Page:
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7-7-14: Will Mayor and Chief walking in street lead to substance or just more show?

Will they inspire a pause for when the Major League All Star Game is in town?

Tuesday, July 2, 2014, at noon, the Minneapolis Mayor, with the Chief of Police, will walk the streets of North Minneapolis. They are welcome during this period of significant violence and tension, as Minneapolis has just experienced two days of mayhem and : 9 shot, 2 killed, 4 injured, all within a period of 12 hours (see Star Tribune, 7-7-014, Aggravated assaults rise in Minneapolis). Friday and Saturday night groups of 75-100 African American young men squared off and fought each other. See my column of May, 15, 2014 #20 (“Safe streets promoted for White baseball. Selective reporting keeps the true level of violence concealed”). What was planned, if anything, at the May 1, 2014 “Gang summit in Minneapolis. Preparing for summer 2014”?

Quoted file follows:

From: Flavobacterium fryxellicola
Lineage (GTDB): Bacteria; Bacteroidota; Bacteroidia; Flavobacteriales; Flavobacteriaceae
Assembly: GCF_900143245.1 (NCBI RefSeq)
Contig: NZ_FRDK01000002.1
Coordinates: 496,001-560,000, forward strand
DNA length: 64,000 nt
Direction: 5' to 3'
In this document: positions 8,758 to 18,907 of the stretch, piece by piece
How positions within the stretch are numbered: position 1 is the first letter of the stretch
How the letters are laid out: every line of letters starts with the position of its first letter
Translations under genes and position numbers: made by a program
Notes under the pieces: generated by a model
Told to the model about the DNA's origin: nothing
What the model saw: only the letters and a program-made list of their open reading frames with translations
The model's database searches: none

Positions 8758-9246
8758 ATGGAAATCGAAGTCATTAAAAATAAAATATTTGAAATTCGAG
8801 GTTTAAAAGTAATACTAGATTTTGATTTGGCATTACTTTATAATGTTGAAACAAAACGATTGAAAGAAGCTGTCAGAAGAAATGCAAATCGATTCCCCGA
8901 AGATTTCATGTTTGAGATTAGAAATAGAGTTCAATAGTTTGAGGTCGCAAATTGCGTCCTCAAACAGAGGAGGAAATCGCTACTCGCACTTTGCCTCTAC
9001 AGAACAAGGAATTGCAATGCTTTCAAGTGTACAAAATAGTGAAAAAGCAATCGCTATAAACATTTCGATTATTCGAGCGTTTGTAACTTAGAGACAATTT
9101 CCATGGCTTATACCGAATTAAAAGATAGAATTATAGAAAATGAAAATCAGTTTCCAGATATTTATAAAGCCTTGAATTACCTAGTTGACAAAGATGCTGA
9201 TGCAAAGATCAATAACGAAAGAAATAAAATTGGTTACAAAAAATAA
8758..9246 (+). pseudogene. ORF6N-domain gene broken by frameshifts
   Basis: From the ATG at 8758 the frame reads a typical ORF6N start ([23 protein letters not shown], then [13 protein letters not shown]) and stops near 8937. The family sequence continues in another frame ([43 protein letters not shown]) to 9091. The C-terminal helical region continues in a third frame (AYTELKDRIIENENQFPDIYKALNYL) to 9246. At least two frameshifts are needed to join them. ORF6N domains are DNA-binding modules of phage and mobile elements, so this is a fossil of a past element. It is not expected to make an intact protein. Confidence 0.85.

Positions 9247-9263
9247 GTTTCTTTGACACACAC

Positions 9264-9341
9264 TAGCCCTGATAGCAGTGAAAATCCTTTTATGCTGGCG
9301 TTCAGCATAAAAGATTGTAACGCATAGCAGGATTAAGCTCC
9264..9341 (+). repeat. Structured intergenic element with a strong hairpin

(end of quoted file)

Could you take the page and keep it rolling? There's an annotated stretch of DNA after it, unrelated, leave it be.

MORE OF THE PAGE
7-7-14: Mannifesto of Peace: a community response to community mayhem and city hesitancy. The Community Standards Initiative will hold a meeting Wednesday, July 9, 2014.

The spectre of violence that has been haunting Minneapolis that we have warned about in our various platforms (column, books, Blog Radio show, public access TV, will need more that a prayerful “Please Jesus, help us” (the ministers have disappeared). It will need more than a brief PR walkathon by the Mayor and Chief of Police. Needed is not urging people to put down their guns but to give them a reason as to why they should act peaceably. We’ve come a long way since 1995 designation of Minneapolis as Murderapolis. But we still have a long way to go.